Also, a minor point, but Kaplan cites Venice as “a champion of liberty” “in its own way”. Its either a very unique way or Kaplan doesn’t know much about the history of Venice.

  5. Curzon says:

    CG, I thought that geographic determinism was still very much in vogue, thanks a lot to Jared Diamond.

  6. spandrell says:

    guys there´s this thing called HBD

  7. Michael says:

    CG: My take is that it isn’t mountains, per se, that produces tyranny so much as their relation with the rest of the country when the place is already politically rickety. Start with one observation; living in mountainous terrain (difficult movement, extreme weather), historically, forces people to become fairly self-reliant. Add the observation that self-reliant people don’t always take well to strangers (or even friends or relatives, sometimes) telling them what to do.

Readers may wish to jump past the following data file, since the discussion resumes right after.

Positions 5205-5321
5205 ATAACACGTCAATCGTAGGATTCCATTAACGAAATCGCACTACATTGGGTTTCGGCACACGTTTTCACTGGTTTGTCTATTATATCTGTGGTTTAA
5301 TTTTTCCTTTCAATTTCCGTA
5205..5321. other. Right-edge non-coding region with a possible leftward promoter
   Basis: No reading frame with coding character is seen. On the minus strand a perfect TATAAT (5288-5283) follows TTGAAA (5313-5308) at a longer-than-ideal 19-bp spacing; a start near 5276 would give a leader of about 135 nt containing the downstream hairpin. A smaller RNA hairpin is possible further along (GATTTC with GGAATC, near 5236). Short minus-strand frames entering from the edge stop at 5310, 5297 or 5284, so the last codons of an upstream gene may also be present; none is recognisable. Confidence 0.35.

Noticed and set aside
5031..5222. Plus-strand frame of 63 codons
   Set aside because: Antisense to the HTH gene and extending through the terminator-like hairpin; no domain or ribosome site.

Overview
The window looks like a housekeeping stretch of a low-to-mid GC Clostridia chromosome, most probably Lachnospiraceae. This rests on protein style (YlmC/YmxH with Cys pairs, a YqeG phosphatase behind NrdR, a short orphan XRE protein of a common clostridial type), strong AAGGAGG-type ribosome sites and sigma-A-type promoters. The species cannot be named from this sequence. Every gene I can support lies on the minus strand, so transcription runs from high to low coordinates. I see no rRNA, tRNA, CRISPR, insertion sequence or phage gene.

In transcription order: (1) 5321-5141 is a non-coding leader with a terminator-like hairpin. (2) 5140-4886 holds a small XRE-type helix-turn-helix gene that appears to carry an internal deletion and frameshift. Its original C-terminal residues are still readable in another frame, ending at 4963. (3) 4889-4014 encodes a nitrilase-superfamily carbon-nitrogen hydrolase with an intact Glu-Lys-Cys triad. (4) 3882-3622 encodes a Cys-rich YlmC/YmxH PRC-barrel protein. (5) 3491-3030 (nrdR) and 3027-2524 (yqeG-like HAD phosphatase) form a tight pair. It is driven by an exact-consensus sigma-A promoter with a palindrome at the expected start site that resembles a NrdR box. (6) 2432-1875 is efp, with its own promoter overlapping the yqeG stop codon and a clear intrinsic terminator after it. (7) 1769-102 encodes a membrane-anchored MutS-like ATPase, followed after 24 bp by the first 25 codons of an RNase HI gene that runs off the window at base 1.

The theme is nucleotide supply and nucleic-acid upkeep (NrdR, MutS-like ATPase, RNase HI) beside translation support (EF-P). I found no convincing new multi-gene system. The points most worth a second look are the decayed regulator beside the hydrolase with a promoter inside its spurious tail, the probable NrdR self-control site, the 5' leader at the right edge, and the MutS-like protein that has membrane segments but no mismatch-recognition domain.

In Switzerland’s case, you have a country that’s nothing but mountains and valleys. Even if it wasn’t further divided by language and religion, no sane Swiss person is going try to put the entire country under a strong central government. A weak central government (if not a lack of central government) is inevitable, and democratic traditions more common–remember that Greece was fairly mountainous itself, as is Norway and Italy.

    Now consider a mountainous region inside a larger country dominated by one of its plains regions (i.e. the norm). Those self-reliant mountain dwellers aren’t going to take to kindly to the plains dwellers (easier to dominate from a central location) telling them what to do. This isn’t a big deal in the developed world; force is seldom used to maintain control over regions and modern transport infrastructure reduces the need for self reliance. It’s even less of an issue in the US where most of the mountain dwellers are just a generation or two removed from plains dwellers and have yet to develop strong separate cultures.